Apple Butter —SCB


We are somewhere between summer and fall. The days are still hot and bright, but the light at the beginnings and ends tells another story. I have been feeling a little melancholy, maybe it’s just this change, having a foot in each season and way of life. I have not felt much like eating or been particularly inspired to cook, which is a shame as the harvest is pretty bountiful around here.


I have mostly wanted to snack, standing at the counter, as if I am denying a meal is really taking place. It feels like a particular hardship to cook for others when you don’t have an appetite, but I have found myself transformed when I sit down to a meal with my family, always grateful I pushed through. That said, when my son proudly brought home a bag of bruised, wormy apples from a neighbor, I wanted nothing more than to just toss them in the compost. I was hard-pressed to see their potential.


I stared down the apples and my own exhaustion/ennui and settled on apple butter. Brown bits were trimmed away and the apples simmered for hours and hours into something new, sweet and spicy, dense with flavor. I don’t mean for these apples to be a tortured metaphor. I mean only to share that sometimes there is value in doing the work that is set in front of you, and that apple butter is delicious.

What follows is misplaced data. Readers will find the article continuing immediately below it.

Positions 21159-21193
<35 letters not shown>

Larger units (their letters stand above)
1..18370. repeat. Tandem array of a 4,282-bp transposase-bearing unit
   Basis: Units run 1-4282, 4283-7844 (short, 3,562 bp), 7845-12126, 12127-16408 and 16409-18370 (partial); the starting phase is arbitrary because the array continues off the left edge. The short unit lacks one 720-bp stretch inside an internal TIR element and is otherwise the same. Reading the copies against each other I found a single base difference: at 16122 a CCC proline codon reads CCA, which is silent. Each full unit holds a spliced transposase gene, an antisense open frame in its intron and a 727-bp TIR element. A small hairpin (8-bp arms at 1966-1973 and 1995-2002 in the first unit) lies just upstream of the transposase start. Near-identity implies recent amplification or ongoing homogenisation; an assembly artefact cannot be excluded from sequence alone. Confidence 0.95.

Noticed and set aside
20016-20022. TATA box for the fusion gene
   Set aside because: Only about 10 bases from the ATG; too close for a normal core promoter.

Apple Butter
makes approximately 1 pint

2-3 pounds apples, cored and chopped (but not peeled)
1/2 cup raw apple cider vinegar
1 cup apple juice, cider or water
1 teaspoon cinnamon
1/2 teaspoon cardamom
zest and juice of one small lemon
1/2-1 cup sugar

Place apples in a heavy bottomed sauce pan with apple cider vinegar and juice and bring to a boil. Lower heat, cover loosely and simmer until soft, about 30 minutes. Allow apples to cool slightly and pass through a fine food mill to remove skins. Place apple sauce in a slow cooker (you can also return the apples to the stove in a pot, but as they will be cooking for 8 hours, a slow cooker is best. They are easily found secondhand or borrow one from a friend!). Add spices, lemon juice and zest. The amount of sugar you will need depends on the tartness of your apples and your own taste preference. Start with 1/2 cup and taste as it cooks, adding sweetness as needed. Cook on low, stirring, and scraping the bottom every now and again for about 8 hours. Apple butter will be dark and thick. Allow to cool and store in the refrigerator.

I enjoyed my apple butter with cheese on oatcakes (recipe in 3191Q Issue No. 9, coming very soon as a digital download), standing at the counter, of course.